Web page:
How to Get Recall Info for Your Car

recall lookup for any car, various portals to compare -- red X as in do not drive with a recalled part

A report from Carfax revealed that there are a somewhat incredible 57 million cars on the road that have an unrepaired recall. The states with the highest numbers of unfixed recalls, said Carfax, are California, Texas, Florida, Pennsylvania, and New York. To put that into perspective, 17.2 million cars were sold in the United States in 2017, per Kelley Blue Book. In other words, there are more than 3 times as many cars on the road that are in need of a recall-related repair as are sold annually.

Recalls become so commonplace in the news that they seem almost innocuous – but a recall occurs because a vehicle is believed to have flaws that could threaten the lives of occupants and others on the road.

Since recalls so commonly go unresolved, it is important for each of us as drivers to be informed on this topic and take action as appropriate. Many car owners, unfortunately, do not know how simple it is to access this information and get their cars into the best and safest possible working order.

Getting federal recall information really is not difficult or time-consuming once you know your options: the NHTSA recall search portal, Cars.com, Consumer Reports, and automaker sites. Each of these resources is given consideration below.

The NHTSA recall search portal

The National Highway Traffic Safety Administration (NHTSA) is the agency of the federal government that issues and oversees automotive recalls. That agency is the ultimate source for this data. All you need to have in hand is your make, model, and year of the car, and you will be able to pull up all recalls issued by the NHTSA.

Once you are on the NHTSA Recalls Page, you will see the option to enter a vehicle identification number (VIN). If you have that, you can go ahead and enter it. You also should see a tab at the top, directly next to VIN, that says, “Vehicle.” Through this tab, you can simply enter the make, model, and year to get any recalls.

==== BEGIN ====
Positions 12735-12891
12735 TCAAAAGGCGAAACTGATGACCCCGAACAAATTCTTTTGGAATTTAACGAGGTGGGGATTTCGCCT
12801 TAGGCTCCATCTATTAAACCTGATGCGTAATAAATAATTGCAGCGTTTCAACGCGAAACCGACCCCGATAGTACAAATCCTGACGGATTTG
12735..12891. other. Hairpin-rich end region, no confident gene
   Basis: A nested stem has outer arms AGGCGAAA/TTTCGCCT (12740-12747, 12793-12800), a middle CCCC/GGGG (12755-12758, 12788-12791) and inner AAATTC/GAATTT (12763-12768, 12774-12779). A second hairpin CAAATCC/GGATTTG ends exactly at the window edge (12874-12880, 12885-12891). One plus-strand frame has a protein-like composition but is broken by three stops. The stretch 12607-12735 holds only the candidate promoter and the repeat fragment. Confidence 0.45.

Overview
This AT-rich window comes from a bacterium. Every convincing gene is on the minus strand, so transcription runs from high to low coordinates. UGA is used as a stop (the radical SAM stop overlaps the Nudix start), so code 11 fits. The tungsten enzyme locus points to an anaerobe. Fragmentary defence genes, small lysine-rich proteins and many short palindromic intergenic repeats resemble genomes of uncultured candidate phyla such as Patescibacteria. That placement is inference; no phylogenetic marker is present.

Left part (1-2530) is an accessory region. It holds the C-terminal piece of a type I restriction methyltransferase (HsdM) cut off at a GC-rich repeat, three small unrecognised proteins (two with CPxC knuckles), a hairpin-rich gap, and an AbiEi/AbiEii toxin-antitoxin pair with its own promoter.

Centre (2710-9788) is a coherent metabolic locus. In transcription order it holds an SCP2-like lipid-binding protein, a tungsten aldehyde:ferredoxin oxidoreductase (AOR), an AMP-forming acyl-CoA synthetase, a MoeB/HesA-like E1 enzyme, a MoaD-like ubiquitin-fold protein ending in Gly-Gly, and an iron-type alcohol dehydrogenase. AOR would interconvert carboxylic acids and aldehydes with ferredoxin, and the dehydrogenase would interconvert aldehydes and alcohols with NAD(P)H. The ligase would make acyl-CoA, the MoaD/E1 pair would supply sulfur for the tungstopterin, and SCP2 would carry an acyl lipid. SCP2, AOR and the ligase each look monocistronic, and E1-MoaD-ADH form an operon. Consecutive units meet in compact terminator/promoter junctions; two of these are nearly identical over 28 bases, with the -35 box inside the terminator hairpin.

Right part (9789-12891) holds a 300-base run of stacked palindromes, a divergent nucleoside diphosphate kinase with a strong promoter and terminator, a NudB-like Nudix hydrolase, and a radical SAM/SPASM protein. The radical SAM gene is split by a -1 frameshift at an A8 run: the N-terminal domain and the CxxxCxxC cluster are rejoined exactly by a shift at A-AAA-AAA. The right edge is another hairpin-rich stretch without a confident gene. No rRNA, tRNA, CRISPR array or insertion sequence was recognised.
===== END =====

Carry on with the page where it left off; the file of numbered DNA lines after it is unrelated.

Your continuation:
Once you are in the “Vehicle” section, assuming that choice, you select the year from the “Model Year” menu. Next, make your choice from the “Make” menu. On the right, you should see a “Go” button.

After you have clicked “Go,” you should see any recalls listed. Each one will have a brief description and the next steps to get it repaired.

Again, though, if you want to get more granular with the car, you can go back to the “VIN” section. You will typically be able to locate your VIN on your insurance documents, registration papers, or the car itself (on the frame at the side when you open the driver’s door, or possibly behind the steering wheel on the dashboard). You can enter that 17-digit number, and you should see whether the various recalls have been completed on that particular car. (In other words, you get more data if you do have the VIN available.)

The NHTSA site gives full information for your car also. For the 2013 Nissan Sentra, for instance, you will see that the vehicle has 6 recalls, 3 investigations, and 283 complaints, with an Overall Safety Rating of 4 out of 5 stars.

You see Front Driver Side and Front Passenger Side crash test scores as you scroll down the page. Eventually you get to fuller information for the recalls.

Note that another way to get into the NHTSA system directly is to go through SaferCar.gov, a site run by the US Department of Transportation. This site is an information portal and resource that gives you access to safety issues with the car, including recall data. When you click the button to perform a search from within this portal, it automatically open the NHTSA system to complete that request.